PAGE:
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Yasser Jeelani, Abdulkerim Gokoglu, Tomer Anor, Ossama Al-Mefty, and Alan R. Cohen

arteriovenous malformations. 20 Conventional transtemporal approaches may injure eloquent cortex—surgery may thus be associated with various postoperative deficits, depending on the approach chosen. 9 The supracerebellar transtentorial approach to the ventricular atrium provides a minimally invasive corridor by traversing the medially located collateral sulcus, while minimizing cortical disruption by virtue of the sulcus' anatomical proximity to the ventricular atrium 8 ( Fig. 1 ). With proper head positioning, this approach may involve minimal retraction of the

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Jesús Pujol, Gerardo Conesa, Joan Deus, Luis López-Obarrio, Fabián Isamat, and Antoni Capdevila

T he central sulcus is a major anatomical and functional reference in neurosurgery, and its identification is required for surgery aimed at removing centrally located lesions. Magnetic resonance (MR) imaging now provides tools to recognize the central sulcus functionally and to visualize its location preoperatively in relation to the surgical target. 3 By means of functional sequences, we are able to detect primary sensorimotor cortex activation on MR imaging. Extensive research conducted in healthy volunteers has yielded a comprehensive knowledge of the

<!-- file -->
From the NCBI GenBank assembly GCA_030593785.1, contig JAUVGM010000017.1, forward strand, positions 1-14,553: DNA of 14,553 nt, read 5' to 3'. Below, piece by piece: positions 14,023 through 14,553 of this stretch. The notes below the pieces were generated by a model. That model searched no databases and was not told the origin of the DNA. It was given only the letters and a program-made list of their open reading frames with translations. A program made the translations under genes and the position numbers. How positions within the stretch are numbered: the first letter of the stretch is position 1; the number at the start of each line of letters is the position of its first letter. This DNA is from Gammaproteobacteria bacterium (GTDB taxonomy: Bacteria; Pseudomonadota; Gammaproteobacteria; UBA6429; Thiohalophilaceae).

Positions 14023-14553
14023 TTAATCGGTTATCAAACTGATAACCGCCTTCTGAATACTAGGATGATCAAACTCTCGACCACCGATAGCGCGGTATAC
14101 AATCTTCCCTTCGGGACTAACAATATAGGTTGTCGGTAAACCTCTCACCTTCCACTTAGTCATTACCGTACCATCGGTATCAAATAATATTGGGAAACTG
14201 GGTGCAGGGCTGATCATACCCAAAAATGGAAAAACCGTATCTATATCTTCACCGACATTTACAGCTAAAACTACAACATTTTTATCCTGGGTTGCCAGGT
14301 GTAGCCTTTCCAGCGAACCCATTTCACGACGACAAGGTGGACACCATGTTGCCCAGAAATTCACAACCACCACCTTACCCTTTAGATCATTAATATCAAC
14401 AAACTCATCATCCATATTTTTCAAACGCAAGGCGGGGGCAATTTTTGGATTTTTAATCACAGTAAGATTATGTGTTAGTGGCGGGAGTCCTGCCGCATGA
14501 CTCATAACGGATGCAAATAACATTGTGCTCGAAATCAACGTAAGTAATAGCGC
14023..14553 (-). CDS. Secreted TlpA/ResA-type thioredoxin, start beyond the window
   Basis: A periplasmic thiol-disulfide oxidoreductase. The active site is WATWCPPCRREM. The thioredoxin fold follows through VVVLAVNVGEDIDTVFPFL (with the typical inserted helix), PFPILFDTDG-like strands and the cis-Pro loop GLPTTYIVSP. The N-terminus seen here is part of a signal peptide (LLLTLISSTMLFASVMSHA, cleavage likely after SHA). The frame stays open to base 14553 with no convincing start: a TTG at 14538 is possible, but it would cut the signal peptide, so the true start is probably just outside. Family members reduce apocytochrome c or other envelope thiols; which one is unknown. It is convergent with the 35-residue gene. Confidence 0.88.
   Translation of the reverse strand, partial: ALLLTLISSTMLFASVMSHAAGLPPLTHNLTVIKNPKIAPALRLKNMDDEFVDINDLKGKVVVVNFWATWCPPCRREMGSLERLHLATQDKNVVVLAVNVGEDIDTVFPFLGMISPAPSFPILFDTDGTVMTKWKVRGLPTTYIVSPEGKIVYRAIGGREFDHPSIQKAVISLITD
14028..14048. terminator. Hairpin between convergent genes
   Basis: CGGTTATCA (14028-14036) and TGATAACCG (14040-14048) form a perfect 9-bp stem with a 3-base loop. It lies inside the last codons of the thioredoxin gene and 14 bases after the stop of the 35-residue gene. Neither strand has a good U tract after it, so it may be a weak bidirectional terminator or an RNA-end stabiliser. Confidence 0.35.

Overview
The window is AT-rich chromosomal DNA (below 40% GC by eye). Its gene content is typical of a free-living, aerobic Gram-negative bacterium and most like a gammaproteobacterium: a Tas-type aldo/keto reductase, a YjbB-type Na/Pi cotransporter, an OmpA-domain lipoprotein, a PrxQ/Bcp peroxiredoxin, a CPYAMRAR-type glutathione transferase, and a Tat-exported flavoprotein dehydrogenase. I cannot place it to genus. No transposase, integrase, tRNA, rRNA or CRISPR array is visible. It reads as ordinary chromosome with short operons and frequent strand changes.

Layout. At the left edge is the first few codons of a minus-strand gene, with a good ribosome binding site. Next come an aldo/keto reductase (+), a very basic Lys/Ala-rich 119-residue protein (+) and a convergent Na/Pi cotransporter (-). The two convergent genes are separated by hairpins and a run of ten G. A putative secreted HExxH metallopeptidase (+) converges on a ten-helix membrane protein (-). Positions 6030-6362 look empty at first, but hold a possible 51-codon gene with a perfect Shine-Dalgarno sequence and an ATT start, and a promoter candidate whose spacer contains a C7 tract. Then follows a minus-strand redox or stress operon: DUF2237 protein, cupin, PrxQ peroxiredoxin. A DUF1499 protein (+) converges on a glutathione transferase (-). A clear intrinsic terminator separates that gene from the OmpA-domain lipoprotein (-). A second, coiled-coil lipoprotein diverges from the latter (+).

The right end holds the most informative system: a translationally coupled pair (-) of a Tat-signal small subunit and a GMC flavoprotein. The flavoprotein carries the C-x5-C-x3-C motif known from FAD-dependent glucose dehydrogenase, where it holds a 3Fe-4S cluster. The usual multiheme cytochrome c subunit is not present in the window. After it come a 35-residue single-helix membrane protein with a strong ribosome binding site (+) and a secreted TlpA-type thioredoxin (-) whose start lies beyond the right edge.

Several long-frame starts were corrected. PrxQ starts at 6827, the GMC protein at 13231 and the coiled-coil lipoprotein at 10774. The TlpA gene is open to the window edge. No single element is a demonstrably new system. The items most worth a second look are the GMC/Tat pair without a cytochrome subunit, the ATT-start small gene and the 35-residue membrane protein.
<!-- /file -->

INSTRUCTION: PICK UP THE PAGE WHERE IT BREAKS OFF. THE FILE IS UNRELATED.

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Feng Wang, Tao Sun, Xing-Gang Li, and Na-Jia Liu

T he temporal stem overlying the inferior limiting sulcus of the insula and the lateral superior margin of the temporal horn 3–5 , 10 , 11 , 16 , 18 , 22 , 38 is the white matter bridge between the anterior temporal lobe and thalamus and the brainstem and frontal lobe. Dysfunction of the temporal stem, resulting from congenital, traumatic, surgical, or degenerative disconnection of the temporal and frontal lobes, is involved in a number of cerebral disorders. This structure is also a critical landmark for the transinsular surgical trajectory to the

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Eisha A. Christian, Elysa Widjaja, Ayako Ochi, Hiroshi Otsubo, Stephanie Holowka, Elizabeth Donner, Shelly K. Weiss, Cristina Go, James Drake, O. Carter Snead, and James T. Rutka

R esection of the epileptogenic lesion in patients with medically refractory epilepsy can result in a seizure-free outcome. Lesions such as focal cortical dysplasia (FCD) at the bottom of the sulcus (BOSD) are highly epileptogenic and are often small. These lesions are difficult to identify on MRI because of their small size and subtle imaging features. 2 , 5 Invasive intracranial monitoring with depth electrodes and subdural strips and grids is often used to confirm that the putative lesion is the primary zone of epileptogenesis, as well as to map the location

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M. Yashar S. Kalani, Kaan Yağmurlu, Nikolay L. Martirosyan, and Robert F. Spetzler

course of the fourth nerve and branches of the superior cerebellar artery over the lateral mesencephalic sulcus. The lateral mesencephalic sulcus has been described as a safe entry zone for resection of lesions located laterally at the level of the mesencephalon and upper pons. The fourth nerve can be traversing the sulcus (1:18) . For the lateral supracerebellar infratentorial craniotomy the patient is placed supine with the head turned to the contralateral side and the chin tucked. It is important to place the craniotomy at the junction of the transverse and sigmoid